We’ve repeatedly seen the power of putting our customers at the center of our community: our flagship event – The Human Layer Security Summit – has gone from 30 to over 2,500 attendees; our podcast was ranked among the best data breach podcasts after our debut season launched; and our customer-led product webinar series has been big hit. So we’ve decided to continue doubling-down on our customers’ involvement. To incentivize the team to build and sustain a healthy customer community, we gamified customer involvement through creating an “advocacy events” score, which involves CSMs earning points as a result of customers engagement in our community (referrals, speakers, case studies, podcasts, reviews, etc). Going forward, we’ll be tracking which advocacy events lead to the most pipeline generation and acceleration of value for customers because, after all, that’s a core objective of our community.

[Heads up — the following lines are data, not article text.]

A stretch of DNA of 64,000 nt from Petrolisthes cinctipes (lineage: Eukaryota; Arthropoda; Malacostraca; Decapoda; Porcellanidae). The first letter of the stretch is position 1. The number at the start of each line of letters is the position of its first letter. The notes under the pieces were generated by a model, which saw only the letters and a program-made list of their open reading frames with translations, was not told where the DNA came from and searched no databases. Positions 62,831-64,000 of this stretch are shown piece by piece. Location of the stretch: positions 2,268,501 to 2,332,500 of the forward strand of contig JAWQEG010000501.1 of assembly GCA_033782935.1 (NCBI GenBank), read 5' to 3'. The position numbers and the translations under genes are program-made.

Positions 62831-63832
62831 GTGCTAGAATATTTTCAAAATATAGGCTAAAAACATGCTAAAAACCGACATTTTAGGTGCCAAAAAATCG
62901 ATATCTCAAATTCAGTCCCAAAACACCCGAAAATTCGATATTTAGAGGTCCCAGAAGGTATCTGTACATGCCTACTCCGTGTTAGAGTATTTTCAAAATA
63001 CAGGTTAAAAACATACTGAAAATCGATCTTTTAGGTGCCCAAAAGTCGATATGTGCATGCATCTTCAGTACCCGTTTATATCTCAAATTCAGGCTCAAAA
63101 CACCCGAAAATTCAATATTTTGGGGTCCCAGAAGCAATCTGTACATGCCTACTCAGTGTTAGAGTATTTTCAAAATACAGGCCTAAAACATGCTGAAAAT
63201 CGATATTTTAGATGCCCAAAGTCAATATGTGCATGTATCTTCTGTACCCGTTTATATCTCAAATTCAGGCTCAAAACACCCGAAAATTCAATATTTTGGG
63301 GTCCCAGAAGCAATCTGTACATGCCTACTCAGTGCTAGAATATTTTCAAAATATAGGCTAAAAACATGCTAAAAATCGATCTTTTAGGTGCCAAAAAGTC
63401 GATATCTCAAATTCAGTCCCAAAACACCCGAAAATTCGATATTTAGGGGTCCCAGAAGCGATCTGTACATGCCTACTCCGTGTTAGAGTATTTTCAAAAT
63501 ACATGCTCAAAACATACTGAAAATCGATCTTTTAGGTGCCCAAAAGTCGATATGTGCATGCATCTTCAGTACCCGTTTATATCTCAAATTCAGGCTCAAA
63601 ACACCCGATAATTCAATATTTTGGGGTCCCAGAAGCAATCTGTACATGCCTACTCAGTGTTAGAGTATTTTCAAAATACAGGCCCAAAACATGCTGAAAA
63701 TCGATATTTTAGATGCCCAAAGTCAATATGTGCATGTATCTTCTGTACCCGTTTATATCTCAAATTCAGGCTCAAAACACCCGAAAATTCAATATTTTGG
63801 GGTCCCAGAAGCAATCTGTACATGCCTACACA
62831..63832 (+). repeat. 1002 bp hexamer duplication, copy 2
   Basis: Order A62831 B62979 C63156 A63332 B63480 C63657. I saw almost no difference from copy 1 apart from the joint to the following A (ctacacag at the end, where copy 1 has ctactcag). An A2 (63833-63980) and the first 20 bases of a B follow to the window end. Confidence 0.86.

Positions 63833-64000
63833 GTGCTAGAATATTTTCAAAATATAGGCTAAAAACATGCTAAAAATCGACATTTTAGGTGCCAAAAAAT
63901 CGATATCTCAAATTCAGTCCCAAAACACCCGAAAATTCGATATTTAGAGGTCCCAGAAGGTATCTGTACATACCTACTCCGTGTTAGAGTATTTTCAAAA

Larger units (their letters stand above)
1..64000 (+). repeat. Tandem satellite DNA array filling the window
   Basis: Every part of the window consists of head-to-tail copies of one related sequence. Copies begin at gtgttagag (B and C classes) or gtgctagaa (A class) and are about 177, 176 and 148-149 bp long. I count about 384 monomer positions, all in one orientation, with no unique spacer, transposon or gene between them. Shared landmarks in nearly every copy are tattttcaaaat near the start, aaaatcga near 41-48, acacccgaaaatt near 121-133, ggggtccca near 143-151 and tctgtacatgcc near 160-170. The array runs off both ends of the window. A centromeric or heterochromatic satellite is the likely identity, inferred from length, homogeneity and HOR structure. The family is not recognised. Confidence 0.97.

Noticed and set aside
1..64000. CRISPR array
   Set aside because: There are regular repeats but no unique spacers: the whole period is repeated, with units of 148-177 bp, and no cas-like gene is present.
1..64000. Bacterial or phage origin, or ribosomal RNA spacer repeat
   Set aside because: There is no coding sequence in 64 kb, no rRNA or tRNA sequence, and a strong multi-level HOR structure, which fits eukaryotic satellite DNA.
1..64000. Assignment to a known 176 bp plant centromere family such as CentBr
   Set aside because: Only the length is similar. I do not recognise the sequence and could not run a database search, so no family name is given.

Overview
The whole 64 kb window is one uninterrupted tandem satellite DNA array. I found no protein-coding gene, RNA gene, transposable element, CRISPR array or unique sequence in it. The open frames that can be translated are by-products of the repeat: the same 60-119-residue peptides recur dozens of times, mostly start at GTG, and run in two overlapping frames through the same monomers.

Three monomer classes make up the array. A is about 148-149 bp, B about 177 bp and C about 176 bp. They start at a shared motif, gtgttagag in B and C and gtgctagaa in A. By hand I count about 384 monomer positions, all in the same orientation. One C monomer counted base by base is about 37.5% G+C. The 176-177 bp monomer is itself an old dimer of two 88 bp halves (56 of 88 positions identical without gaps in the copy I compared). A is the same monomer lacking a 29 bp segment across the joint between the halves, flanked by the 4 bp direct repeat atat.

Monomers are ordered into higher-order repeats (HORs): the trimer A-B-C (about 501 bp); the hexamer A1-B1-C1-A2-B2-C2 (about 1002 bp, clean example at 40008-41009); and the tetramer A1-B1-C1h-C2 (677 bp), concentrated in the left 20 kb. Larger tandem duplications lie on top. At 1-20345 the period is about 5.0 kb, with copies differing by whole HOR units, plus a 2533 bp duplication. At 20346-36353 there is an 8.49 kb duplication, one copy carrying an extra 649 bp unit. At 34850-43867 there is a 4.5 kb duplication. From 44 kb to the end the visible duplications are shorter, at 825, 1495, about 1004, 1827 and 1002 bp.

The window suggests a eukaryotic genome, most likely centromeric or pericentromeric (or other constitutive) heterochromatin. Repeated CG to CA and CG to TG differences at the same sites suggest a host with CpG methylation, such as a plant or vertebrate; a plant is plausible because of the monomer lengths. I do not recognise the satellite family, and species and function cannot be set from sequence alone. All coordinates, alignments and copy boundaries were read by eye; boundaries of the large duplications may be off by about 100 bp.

5. Product Enablement
Our product philosophy is based on the fact that security teams have too much to do with too little time; hence we lean heavily on automation and reducing time to manage. To maintain our product experience, we are very aware that we need to carry that philosophy through in our onboarding and support interactions.
To do so, we invested early (way before most people said we needed to) in building, maintaining and promoting a HelpCenter. This continues to be a great resource for educating both customers and new team members dealing with onboarding or technical issues. We learned soon after release that text-heavy articles are often counterproductive and get poor uptake, so we pivoted to snappy articles, explainer videos and lots of diagrams.
The feedback on the HelpCentre has been amazing and it has played a big role in influencing our key product enablement metrics: CSAT and % users onboarded.
Defining your pillars of success